Wycombe Wanderers have defied the odds to reach the second tier of English football for the first time in their 133-year history. The Chairboys capped a remarkable season when they secured a 2-1 victory over Oxford United in the League One playoff final. They had one of the smallest budgets in the division, but they played exciting football throughout the campaign and they have been rewarded with promotion to the Championship. These are the key factors in their rise to prominence:
An Iconic Manager
Wycombe boss Gareth Ainsworth is the longest serving manager in the top four divisions of English football. He joined the club in February 2010 as a classy midfielder with an eye for a cross, and he was named in the PFA League Two Team of the Year the following season. He had already served two stints as player-manager during his time at QPR, so Wycombe appointed him caretaker manager after sacking Gary Waddock in September 2012. He guided them to safety that season and landed the player-manager job on a permanent basis.
Ainsworth retired as a player in 2013 – although he made a cameo appearance as a substitute in an EFL Trophy game in 2016 and provided an assist as his team won 3-0 – but continued in the dugout. He has remained committed to the club ever since. Ainsworth was named League Two Manager of the Year for 2014-15 after steering his team to a fourth placed finish, and the Chairboys secured promotion to League 1 in 2018.
They were expected to drop straight back down, but Ainsworth worked wonders on a shoestring budget and guided them to a 17th place last term. Nobody gave them a chance of success this season, but Ainsworth led them to glory. He turned down offers to manage Sunderland, Millwall, Barnsley and QPR, and Wycombe fans can be thankful for his continued loyalty. He is also a part-time rock star, as he serves as the lead singer of Cold Blooded Hearts, but he says promotion is his greatest hit.
A Unique Model
Wycombe have been broke throughout Ainsworth’s time at the club. He recalls going on eBay and buying nets for £29.95 ahead of the 2014-15 campaign, as his men were training without them. They do not have a reserve team, an academy or even a goalkeeping coach. It is just the first team, the manager, his assistants and a few backroom staff keeping the club afloat. Yet Ainsworth and his colleagues have displayed great dexterity in the transfer market, fashioning a team out of washed-up veterans and inexperienced youngsters and inspiring them to greatness.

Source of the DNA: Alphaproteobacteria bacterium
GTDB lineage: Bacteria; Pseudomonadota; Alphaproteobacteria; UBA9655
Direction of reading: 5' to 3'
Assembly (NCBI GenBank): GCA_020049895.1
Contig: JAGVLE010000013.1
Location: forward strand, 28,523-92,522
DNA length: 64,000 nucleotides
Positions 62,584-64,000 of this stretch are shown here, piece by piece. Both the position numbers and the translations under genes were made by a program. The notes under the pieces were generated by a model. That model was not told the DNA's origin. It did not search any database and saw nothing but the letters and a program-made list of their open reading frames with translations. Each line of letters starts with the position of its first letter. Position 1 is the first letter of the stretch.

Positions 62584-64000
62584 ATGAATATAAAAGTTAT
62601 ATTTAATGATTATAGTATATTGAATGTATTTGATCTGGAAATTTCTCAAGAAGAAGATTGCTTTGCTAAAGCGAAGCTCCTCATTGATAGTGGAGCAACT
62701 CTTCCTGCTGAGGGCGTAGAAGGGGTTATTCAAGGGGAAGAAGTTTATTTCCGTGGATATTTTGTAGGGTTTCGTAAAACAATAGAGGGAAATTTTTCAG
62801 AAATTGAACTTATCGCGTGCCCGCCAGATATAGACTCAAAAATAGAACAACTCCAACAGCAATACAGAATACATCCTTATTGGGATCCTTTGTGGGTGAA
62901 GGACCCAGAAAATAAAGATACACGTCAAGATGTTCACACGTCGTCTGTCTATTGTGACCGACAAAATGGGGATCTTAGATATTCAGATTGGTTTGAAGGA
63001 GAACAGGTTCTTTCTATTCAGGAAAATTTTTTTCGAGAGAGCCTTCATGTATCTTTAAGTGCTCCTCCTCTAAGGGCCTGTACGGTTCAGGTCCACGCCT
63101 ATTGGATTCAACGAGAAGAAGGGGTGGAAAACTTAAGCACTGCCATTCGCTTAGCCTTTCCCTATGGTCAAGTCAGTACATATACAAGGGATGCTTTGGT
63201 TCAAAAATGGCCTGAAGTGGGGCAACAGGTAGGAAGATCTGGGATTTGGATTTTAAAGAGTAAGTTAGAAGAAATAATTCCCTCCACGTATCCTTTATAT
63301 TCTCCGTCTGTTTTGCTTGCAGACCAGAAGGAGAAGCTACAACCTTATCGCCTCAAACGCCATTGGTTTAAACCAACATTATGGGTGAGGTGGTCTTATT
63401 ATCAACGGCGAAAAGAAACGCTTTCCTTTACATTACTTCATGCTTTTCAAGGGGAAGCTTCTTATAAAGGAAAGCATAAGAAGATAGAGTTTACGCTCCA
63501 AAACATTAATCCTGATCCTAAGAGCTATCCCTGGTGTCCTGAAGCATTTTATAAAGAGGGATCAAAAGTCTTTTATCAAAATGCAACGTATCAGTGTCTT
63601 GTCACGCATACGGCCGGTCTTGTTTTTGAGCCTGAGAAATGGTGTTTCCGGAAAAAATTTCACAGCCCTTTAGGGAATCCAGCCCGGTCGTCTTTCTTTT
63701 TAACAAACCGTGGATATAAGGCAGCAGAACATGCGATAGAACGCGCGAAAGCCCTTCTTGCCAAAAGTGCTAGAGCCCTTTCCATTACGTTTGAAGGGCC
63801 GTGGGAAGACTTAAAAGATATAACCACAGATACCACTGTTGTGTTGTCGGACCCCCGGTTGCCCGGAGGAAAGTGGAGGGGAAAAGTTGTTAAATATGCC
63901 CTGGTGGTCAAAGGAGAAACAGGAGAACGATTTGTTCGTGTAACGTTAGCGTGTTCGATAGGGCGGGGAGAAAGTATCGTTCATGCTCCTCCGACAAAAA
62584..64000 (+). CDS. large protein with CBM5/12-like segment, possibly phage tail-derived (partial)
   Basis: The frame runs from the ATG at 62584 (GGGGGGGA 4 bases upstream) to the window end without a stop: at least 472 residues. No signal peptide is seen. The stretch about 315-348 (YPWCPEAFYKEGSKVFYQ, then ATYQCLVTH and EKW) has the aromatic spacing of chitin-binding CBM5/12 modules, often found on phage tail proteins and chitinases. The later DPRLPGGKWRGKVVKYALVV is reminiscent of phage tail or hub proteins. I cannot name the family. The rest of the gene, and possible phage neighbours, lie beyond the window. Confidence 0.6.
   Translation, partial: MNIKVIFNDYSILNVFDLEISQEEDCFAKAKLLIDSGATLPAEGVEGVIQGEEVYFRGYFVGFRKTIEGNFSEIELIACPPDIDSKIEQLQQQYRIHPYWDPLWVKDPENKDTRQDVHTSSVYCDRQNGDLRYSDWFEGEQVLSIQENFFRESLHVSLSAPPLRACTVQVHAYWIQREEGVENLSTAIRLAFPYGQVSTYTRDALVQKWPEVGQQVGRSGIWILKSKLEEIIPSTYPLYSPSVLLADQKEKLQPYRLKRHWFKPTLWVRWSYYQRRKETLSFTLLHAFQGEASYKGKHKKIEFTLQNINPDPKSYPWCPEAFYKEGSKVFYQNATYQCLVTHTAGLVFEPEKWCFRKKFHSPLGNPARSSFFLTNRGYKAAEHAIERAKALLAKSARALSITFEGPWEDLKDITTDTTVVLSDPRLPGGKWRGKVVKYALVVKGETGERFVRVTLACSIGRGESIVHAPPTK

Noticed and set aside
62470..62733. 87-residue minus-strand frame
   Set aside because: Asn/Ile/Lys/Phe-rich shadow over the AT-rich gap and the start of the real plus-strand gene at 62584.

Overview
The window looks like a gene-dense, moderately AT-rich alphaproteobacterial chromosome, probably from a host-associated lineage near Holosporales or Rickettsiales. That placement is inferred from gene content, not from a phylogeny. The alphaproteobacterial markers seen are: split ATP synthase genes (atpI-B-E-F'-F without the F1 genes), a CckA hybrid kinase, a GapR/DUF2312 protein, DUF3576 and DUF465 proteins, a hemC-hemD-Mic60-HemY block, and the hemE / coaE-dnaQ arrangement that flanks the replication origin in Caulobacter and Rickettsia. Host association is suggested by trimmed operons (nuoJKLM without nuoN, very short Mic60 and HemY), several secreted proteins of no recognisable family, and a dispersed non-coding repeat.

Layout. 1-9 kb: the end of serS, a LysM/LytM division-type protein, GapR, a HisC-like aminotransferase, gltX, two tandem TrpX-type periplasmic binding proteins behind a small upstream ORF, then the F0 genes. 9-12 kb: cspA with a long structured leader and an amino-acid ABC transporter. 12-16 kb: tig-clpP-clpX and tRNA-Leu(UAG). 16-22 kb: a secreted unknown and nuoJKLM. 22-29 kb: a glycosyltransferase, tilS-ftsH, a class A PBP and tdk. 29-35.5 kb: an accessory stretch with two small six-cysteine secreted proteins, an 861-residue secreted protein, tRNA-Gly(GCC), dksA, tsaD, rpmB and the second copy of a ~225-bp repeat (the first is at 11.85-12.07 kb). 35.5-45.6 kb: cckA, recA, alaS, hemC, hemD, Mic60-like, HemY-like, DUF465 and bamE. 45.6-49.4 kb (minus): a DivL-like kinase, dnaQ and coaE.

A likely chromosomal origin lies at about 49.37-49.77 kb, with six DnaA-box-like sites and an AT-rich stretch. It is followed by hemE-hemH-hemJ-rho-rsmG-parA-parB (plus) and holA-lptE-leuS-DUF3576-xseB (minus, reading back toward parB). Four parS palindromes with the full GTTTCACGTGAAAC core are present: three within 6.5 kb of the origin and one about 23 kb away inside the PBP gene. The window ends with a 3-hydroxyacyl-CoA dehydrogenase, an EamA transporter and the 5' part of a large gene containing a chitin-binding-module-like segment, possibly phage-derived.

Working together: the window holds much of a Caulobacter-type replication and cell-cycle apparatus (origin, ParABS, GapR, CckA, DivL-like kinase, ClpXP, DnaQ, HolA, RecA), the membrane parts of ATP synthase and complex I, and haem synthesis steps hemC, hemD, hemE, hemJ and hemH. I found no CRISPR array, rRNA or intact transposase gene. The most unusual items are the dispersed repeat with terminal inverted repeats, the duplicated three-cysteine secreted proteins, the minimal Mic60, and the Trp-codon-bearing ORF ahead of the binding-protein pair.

Chief among them is legendary forward Adebayo Akinfenwa, who implored managers to “hit me up on Whatsapp and get me a job” after helping AFC Wimbledon achieve promotion to League One in 2016. He was 34 years old and “technically unemployed” at the time, but Ainsworth took a punt on him. It turned out to be an inspired decision. The 5 ft. 11 ins striker tips the scales at a massive 101kg, and he has thrown his weight around to devastating fashion for the Chairboys.
Akinfenwa has always endured jibes about being fat, but in reality, he is actually built like a brick outhouse. He can bench press 200kg, and opponents know better than to mess with a man dubbed “The Beast”. He is not the quickest, but he is blessed with uncanny levels of grace and flair for such a big man, and he has banged in 46 goals in 152 league games for Wycombe, despite rarely playing the full 90 minutes.
He was their top scorer this season, accounting for 10 of their 45 goals, and that left them sitting third in the table when play was suspended due to the Covid-19 pandemic. Akinfenwa did not play such a decisive role in proceedings during the playoffs, but he is a leader within that dressing room and his influence was vital.
A Team Effort
Akinfenwa is a larger-than-life character and he has dominated the headlines since Wycombe’s unlikely triumph – bantering with Jurgen Klopp and generally cementing his status as a cult hero – but this was a team effort from the Chairboys. Goals from Nnamdi Ofoborh, Alex Cairns, David Wheeler and Alex Samuel handed them an emphatic 4-1 victory over Joey Barton’s Fleetwood in the playoff semi-finals, and a brace from Fred Onyedinma secured a 2-2 draw in the second leg to wrap up a 6-3 victory.
Centre-back Anthony Stewart was named man of the match in the final after putting his team 1-0 up and defending heroically throughout. Mark Sykes pulled Oxford level with a freak strike, but Wycombe showed great determination to rally. Oxford goalkeeper Simon Eastwood brought Onyedinma down in the box with 10 minutes to play, and Joe Jacobson kept his cool to fire in the penalty.
Captain Matt Bloomfield has been a titan throughout the campaign, and every single Wycombe player can look back on this season with tremendous pride. They will now head into the Championship with some exciting fixed odds to accompany them, and it will be a case of Beast Mode On as they bid to go one better and reach the Premier League.